‘‘Ultimately that is what we want to grow on this thousand-plus hectare farm. But the trial period for stevia is some eight years, we need eight years to be fully sure that we can grow stevia successfully here.
“So whilst we are waiting for our eight-year trial cycle, we need to make money to keep the farm running. That is why we are growing these other healthy living crops. But in eight years’ time, if our trial project yields positive results, we will be the leading stevia producer in the country.”
In a different discussion with Cloudious Majaya, the chief executive officer of Mbire Rural District, under which the farm lies, he purred on about the economic and social impact the revival of Arda Mushumbi will have on his district.
“The economic impact is too enormous to enumerate, so will be the social impact. With some 150 casual workers called into work at any given day, and another 20 permanent workers, the economic reach of their earnings cannot be over-emphasised,” he said.
But that is not all for the Mbire community. About 2 500 communal farmers, using dry farming, are to be contracted, probably by next year, to grow roselle, yet another herbal crop.
“The roselle project should be the most exciting for us,” continued Gunja. “We are going to involve and impact the community in a far much bigger manner. If the farmers fully embrace the idea, their lives will change forever.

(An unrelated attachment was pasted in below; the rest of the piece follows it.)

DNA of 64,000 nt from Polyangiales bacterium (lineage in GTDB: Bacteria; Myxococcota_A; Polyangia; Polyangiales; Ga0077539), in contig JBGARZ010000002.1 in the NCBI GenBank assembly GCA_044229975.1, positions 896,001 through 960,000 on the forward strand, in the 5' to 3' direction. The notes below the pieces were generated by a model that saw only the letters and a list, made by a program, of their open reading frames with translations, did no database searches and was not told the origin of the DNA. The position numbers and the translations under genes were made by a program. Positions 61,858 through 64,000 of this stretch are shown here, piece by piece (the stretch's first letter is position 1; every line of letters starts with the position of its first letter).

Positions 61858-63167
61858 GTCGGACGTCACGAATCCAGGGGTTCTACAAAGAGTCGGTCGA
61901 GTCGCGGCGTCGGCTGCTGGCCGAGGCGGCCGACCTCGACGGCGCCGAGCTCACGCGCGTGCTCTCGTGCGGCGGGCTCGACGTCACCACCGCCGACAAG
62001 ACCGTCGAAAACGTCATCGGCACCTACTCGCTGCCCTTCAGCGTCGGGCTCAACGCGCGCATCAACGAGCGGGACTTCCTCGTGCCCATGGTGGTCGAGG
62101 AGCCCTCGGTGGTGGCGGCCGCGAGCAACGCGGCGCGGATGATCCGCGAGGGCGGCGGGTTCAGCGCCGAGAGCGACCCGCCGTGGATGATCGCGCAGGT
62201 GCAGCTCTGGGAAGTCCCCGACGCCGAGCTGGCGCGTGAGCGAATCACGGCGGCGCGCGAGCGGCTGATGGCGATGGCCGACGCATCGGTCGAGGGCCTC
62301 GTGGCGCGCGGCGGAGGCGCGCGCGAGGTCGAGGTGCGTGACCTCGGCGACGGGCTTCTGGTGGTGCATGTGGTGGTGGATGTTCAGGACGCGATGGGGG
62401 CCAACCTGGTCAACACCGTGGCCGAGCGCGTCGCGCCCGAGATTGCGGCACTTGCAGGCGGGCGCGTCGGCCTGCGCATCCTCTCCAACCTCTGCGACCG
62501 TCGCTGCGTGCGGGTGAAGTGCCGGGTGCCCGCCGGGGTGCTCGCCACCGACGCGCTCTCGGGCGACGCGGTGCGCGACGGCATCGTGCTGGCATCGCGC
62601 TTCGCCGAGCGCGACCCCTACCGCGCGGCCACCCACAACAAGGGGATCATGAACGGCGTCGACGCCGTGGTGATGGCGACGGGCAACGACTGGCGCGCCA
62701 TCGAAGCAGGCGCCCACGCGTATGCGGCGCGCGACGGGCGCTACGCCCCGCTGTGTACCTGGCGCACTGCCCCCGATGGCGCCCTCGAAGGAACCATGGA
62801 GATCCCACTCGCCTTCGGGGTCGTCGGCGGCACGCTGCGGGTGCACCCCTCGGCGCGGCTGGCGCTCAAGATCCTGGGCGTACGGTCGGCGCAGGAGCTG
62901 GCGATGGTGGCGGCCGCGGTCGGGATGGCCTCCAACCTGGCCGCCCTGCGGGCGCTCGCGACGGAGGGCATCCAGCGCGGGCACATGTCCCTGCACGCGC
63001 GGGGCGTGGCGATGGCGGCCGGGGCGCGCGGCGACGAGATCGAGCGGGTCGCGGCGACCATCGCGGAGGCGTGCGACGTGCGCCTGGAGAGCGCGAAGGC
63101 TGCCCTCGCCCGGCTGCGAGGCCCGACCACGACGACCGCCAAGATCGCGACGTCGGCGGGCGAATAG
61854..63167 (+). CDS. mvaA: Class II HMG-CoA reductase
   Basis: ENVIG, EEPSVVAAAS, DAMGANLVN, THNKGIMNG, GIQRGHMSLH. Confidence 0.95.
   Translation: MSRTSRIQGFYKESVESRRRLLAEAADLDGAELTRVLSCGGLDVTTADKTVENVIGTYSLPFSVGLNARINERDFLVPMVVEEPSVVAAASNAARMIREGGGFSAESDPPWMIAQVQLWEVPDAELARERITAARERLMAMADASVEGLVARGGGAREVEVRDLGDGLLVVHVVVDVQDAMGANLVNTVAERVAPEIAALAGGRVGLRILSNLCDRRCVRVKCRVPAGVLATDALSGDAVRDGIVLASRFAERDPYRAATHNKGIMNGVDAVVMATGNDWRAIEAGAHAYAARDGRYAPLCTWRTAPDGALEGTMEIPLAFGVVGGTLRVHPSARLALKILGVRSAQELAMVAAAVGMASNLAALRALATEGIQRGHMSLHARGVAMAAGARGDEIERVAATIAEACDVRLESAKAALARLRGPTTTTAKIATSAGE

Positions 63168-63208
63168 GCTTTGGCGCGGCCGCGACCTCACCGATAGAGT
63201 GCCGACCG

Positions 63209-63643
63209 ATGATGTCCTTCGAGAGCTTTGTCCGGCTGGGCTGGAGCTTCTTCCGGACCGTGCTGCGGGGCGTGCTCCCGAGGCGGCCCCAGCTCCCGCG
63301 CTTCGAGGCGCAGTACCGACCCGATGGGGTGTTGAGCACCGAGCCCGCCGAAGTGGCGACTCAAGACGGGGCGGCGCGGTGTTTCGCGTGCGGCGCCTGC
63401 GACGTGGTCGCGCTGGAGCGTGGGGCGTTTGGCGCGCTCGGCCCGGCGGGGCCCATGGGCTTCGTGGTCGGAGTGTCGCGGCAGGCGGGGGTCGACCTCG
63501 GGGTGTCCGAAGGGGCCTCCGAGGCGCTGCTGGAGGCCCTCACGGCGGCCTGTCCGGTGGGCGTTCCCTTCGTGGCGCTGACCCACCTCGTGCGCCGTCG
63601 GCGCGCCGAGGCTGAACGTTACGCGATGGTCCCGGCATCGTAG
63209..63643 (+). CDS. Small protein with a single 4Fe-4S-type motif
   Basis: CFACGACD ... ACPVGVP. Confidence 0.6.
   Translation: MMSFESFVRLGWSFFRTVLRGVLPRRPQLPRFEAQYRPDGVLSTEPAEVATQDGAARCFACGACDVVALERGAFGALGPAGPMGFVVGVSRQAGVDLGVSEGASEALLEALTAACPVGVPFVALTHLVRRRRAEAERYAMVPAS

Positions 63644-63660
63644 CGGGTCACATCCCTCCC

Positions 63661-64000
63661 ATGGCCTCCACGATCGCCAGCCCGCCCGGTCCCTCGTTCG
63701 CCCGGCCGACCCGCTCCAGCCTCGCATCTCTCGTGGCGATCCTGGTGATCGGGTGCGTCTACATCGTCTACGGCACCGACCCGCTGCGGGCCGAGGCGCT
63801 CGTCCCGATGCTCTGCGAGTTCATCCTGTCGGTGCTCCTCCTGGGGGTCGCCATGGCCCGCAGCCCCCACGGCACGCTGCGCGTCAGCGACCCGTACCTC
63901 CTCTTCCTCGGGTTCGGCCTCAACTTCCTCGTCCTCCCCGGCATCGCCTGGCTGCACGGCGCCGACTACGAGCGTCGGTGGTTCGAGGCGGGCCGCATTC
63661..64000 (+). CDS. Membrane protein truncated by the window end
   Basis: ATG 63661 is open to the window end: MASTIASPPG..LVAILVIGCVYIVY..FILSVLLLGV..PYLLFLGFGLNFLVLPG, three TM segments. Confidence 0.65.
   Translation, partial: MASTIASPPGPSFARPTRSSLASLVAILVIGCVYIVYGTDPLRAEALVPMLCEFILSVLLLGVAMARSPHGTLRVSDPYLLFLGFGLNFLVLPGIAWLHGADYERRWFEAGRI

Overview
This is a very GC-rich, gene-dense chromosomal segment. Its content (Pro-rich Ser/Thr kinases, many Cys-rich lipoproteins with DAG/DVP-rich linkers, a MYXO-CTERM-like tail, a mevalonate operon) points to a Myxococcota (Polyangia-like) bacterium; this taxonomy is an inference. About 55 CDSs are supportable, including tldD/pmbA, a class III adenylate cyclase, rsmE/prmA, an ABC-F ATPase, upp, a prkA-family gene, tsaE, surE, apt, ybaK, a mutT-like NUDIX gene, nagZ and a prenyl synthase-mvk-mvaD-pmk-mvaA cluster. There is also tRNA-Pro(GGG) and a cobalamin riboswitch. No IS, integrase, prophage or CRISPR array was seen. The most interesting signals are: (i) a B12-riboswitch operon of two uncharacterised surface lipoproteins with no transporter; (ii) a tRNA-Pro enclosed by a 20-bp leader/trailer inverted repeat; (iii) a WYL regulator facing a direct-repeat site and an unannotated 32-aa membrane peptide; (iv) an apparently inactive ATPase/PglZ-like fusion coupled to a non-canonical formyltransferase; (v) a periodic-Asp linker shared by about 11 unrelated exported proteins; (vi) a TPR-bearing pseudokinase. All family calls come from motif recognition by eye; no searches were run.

“The good thing is that roselle is a perennial plant and once it starts growing, there is no need to water it. So the communal farmers can tend to their other crops whilst roselle is growing. But what should be really exciting for the farmers is the fact that they will have a ready market here for the roselle.”
Besides roselle, there are huge plans for moringa, which is a popular herbal tea in healthy-seeking communities.
“Already the demand for moringa is high and we cannot even meet the demand, so there are plans to grow it with the local community.”
The other positive for the community will be the demand for cattle, pig and chicken manure by the farm.
“We cannot keep up with the costs of transporting manure from Harare, or from wherever, hence we will, at one stage or the other, have to engage the local community to supply us with manure.
“In this area, there are cases of domestic animals being attacked by wild animals, now the community has yet another motive for keeping their animals in pens for longer, they will get money for their animal droppings.”
Chitsungo Mission Hospital, some 20 kilometres away, has embarked on a biogas digester project, which when fully functional, will feed treated manure to the farm.
Flanagan, who later joined the tour of the farm, said he has many ideas in his mind as he waits for the stevia project to come to full-scale.
“How about just a hectare of onions, just to test the markets? If we do a hectare of onions, which is about half-a-million plants, how will Mbare Musika react if we were to offload that harvest at once?” he mused. “Or we could dry them for export.”
“See, this is one big greenhouse here, the climatic conditions, as long as the water is there, should be ideal for a number of crops and we are looking at the options that we have as we wait for the stevia.”
Whilst the farm is currently sun-drying its paprika, they are already building a drier for long-term purposes.
“Sun drying will be ideal during this time of the year, but when the rains come, we will not be able to sun-dry. Plus the figures we are likely to realise from our future harvests cannot be handled by sun-drying, hence the need for the drier,” said Gunja.